Just Eat Takeaway is laying off 1,700 couriers
Just Eat Takeaway is axing 1,700 delivery couriers in the UK and returning to a gig economy model that chief executive Jitse Groen previously said was “at the expense of society and the workers themselves”.
The turnaround comes two years after Europe’s biggest food delivery group sought to differentiate itself from its biggest rivals Deliveroo and Uber Eats by hiring couriers in the UK instead of relying entirely on gig workers for takeaway.
“Just Eat UK is reorganizing and streamlining its delivery operations as part of its ongoing drive to improve efficiency,” JET said on Tuesday. “As part of the process, we proposed moving away from the employee model for couriers.”
The move comes as food delivery companies come under pressure from investors to improve profitability as demand slows following a sector recovery due to shutdowns.
Earlier this month, JET reported a five-fold rise in pre-tax losses to €5.8 billion last year, including a €4.7 billion write-down from the merger of Britain’s Just Eat and Netherlands-based Takeaway.com and the group’s subsequent from its acquisition. American-based Grubhub.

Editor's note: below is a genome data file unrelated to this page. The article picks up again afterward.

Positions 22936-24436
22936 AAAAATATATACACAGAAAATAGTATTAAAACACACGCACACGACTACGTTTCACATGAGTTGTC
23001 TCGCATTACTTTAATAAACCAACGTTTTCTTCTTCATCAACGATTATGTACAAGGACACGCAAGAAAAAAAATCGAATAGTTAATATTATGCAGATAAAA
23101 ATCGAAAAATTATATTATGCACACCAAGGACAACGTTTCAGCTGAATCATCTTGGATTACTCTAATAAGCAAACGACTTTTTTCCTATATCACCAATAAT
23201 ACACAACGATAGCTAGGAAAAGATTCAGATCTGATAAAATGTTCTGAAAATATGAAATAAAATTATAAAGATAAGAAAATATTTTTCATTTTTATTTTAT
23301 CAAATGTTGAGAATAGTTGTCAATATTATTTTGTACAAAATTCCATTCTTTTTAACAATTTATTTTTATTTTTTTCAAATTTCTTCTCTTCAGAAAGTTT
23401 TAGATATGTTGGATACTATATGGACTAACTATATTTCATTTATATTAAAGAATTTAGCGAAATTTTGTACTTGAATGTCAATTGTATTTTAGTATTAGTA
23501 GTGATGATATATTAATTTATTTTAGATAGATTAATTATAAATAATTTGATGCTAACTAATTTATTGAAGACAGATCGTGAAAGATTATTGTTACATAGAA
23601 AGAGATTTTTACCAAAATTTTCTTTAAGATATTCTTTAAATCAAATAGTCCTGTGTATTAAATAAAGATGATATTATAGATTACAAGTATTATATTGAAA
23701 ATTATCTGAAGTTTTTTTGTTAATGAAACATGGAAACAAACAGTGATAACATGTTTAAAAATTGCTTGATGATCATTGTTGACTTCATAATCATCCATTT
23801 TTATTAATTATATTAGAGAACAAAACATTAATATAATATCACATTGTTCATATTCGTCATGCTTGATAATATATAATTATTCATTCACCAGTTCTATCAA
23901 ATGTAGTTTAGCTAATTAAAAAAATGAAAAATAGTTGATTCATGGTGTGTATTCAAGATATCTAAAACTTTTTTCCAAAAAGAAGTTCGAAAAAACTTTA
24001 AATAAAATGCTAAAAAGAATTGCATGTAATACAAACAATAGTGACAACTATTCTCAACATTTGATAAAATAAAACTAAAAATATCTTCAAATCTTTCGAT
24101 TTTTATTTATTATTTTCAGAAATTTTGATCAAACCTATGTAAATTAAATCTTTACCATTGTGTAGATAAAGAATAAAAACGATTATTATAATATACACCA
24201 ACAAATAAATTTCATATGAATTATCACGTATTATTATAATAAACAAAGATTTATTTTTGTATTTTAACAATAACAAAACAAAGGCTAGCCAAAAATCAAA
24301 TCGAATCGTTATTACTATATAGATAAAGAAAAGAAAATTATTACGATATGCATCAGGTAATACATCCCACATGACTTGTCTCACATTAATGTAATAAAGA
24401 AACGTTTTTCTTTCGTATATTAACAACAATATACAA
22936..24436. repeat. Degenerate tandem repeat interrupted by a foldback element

The food delivery group has hired 1,700 couriers in six UK cities since it unveiled its so-called Scoober model in London at the end of 2020, along with an operations team of around 170 people, most of whom will also be made redundant.
UK boss Andrew Kenny admitted at the time that operating costs would rise as a result of the new model, but said offering couriers an hourly wage, sick pay and pension was “the right thing to do”.
In a letter to the Financial Times in February 2021, Groen – who founded Takeaway.com in 2000 – said gig work had “led to precarious working conditions” and was “at the expense of society and the workers themselves”.
JET now uses the same self-employed model as Deliveroo and Uber Eats in the UK for food delivered by its own couriers, although orders placed by customers through the online marketplace are delivered by the takeaways’ own staff.
The company continues to operate the Scoober model in parts of continental Europe.
Just Eat reported a 10 percent drop in orders in the UK and Ireland in 2022, while revenues rose 6 percent, mainly due to restaurant price increases. According to the company’s forecast, adjusted profit will increase from 19 million euros in 2022 to 225 million euros this year.
They said the staffing changes would have “no impact” on customers or restaurant partners. The Telegraph first reported the move.